Video

    Video First-generation, Afghan-American Student Sets Sights on Basketball Glory

    Their parents are immigrants to the United States. They are kids who live between two worlds -- their parents' homeland and the U.S. For many of them, they feel most "American" at school. It can be tricky balancing both worlds. In this report, produced by Beth Mendelson, Arash Arabasadi tells us about one Afghan-American student who seems to be coping -- one shot at a time.
    Video

    Video Newest US Citizens, Writing the Next Great Chapter

    While universities across the United States honor their newest graduates this Friday, many immigrants in downtown Manhattan are celebrating, too. One hundred of them, representing 31 countries across four continents, graduated as U.S. citizens, joining the ranks of 680,000 others every year in New York and cities around the country.
    Video

    Video Vietnam Sees Strong Economic Growth Despite Incomplete Reforms

    Vietnam has transformed its communist economy to become one of the world's fastest-growing nations. While the reforms are incomplete, multinational corporations see a profitable future in Vietnam and have made major investments -- as VOA's Jim Randle reports.
    Video

    Video Qatar Denies World Cup Corruption

    The head of Qatar’s organizing committee for the 2022 World Cup insists his country's bid to host the soccer tournament was completely clean, despite the corruption scandals that have rocked the sport’s governing body, FIFA. Hassan Al-Thawadi also said new laws would offer protection to migrants working on World Cup construction projects. VOA's Henry Ridgwell reports.
    Video

    Video Infrastructure Funding Puts Cambodia on Front Line of International Politics

    When leaders of the world’s seven most developed economies meet in Japan next week, demands for infrastructure investment world wide will be high on the agenda. Japanese Prime Minister Shinzo Abe’s push for “quality infrastructure investment” throughout Asia has been widely viewed as a counter to the rise of Chinese investment flooding into region.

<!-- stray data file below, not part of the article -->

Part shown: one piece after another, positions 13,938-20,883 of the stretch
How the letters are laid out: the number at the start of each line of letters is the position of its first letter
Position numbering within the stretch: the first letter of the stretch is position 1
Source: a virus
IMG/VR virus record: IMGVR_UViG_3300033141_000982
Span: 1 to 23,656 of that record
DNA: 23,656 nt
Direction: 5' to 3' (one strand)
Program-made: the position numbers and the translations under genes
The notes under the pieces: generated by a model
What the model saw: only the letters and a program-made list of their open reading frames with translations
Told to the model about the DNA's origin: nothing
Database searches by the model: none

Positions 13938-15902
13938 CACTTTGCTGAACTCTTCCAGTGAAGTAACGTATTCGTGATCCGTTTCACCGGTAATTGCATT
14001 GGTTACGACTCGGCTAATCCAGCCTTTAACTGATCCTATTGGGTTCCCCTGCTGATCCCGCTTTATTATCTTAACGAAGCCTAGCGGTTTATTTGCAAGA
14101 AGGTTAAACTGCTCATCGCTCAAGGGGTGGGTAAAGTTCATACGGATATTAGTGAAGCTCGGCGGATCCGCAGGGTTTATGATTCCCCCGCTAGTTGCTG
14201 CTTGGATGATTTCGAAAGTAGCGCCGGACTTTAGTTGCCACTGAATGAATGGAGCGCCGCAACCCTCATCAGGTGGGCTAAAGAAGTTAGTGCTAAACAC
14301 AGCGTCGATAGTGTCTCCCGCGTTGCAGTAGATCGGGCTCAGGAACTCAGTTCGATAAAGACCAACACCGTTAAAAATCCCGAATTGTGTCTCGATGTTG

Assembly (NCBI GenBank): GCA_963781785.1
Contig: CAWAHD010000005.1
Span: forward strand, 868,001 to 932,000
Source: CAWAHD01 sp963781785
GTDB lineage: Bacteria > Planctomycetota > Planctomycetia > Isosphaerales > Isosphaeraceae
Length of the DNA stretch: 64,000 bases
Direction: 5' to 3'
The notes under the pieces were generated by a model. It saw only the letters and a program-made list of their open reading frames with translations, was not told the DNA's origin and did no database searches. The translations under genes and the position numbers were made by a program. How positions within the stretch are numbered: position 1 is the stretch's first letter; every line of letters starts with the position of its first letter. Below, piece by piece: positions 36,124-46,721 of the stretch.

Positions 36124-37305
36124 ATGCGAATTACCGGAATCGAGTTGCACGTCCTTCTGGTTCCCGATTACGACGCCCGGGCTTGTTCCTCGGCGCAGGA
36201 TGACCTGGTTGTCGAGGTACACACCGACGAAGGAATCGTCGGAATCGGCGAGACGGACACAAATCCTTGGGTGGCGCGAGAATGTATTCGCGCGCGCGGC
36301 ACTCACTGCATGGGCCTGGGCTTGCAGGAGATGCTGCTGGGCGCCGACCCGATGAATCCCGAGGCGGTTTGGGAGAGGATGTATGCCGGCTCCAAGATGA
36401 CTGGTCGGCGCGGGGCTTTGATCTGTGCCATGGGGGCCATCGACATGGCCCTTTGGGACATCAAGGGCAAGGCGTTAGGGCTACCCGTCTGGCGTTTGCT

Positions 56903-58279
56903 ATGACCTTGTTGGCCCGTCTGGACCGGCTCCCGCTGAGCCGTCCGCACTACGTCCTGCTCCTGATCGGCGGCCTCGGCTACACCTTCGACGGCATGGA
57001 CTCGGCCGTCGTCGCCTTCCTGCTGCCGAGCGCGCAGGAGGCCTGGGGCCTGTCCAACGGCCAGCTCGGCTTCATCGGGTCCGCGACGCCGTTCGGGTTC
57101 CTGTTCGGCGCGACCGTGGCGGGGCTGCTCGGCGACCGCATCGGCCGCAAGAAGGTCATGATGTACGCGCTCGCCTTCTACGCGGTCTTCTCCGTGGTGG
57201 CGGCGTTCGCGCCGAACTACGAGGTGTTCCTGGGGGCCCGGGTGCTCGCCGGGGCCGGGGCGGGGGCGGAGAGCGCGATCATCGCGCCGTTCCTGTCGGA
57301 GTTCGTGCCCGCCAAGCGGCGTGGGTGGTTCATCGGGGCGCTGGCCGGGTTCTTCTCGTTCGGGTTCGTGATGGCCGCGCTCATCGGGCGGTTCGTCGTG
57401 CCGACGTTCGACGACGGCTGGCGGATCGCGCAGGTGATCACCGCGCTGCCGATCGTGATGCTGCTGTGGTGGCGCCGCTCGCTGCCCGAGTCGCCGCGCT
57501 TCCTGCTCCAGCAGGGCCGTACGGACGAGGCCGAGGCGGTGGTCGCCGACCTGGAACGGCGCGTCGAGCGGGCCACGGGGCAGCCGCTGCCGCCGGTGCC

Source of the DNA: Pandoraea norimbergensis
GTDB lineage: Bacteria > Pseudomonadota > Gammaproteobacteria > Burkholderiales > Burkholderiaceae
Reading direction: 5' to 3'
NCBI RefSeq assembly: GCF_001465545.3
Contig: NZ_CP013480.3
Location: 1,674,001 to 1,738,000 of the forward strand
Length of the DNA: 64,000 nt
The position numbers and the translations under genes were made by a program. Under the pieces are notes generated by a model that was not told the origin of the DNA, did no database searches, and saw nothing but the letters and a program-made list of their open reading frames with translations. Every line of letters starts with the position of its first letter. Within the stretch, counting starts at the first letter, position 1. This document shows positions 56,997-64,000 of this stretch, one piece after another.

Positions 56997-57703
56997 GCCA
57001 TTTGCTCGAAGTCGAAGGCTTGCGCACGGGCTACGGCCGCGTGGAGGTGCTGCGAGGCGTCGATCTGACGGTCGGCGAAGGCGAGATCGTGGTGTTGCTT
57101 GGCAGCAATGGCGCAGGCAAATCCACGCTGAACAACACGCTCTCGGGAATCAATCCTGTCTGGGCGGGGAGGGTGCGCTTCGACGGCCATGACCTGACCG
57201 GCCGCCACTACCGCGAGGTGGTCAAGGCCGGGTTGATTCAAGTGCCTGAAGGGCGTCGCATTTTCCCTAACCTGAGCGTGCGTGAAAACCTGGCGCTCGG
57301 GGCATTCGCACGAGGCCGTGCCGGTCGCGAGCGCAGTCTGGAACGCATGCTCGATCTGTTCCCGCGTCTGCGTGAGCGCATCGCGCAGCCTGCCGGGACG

Video

    Video Democrats Fear Party Unity a Casualty in Clinton-Sanders Battle

    Democratic presidential front-runner Hillary Clinton claimed a narrow victory in Tuesday's Kentucky primary even as rival Bernie Sanders won in Oregon. Tensions between the two campaigns are rising, prompting fears that the party will have a difficult time unifying to face the presumptive Republican nominee, Donald Trump. VOA national correspondent Jim Malone has more from Washington.
    Video

    Video Portrait of a Transgender Marriage: Husband and Wife Navigate New Roles

    As controversy continues in North Carolina over the use of public bathrooms by transgender individuals, personal struggles with gender identity that were once secret are now coming to light. VOA’s Tina Trinh explored the ramifications for one couple as part of trans.formation, a series of stories on transgender issues.
    Video

    Video Amerikan Hero Flips Stereotype of Middle Eastern Character

    An Iranian American comedian is hoping to connect with American audiences through a film that inverts some of Hollywood's stereotypes about Middle Eastern characters. Sama Dizayee reports.
    Video

    Video Budding Young Inventors Tackle City's Problems with 3-D Printing

    Every city has problems, and local officials and politicians are often frustrated by their inability to solve them. But surprising solutions can come from unexpected places. Students in Baltimore. Maryland, took up the challenge to solve problems they identified in their city, and came up with projects and products to make a difference. VOA's June Soh has more on a digital fabrication competition primarily focused on 3-D design and printing. Carol Pearson narrates.

    Special Report

    Adrift The Invisible African Diaspora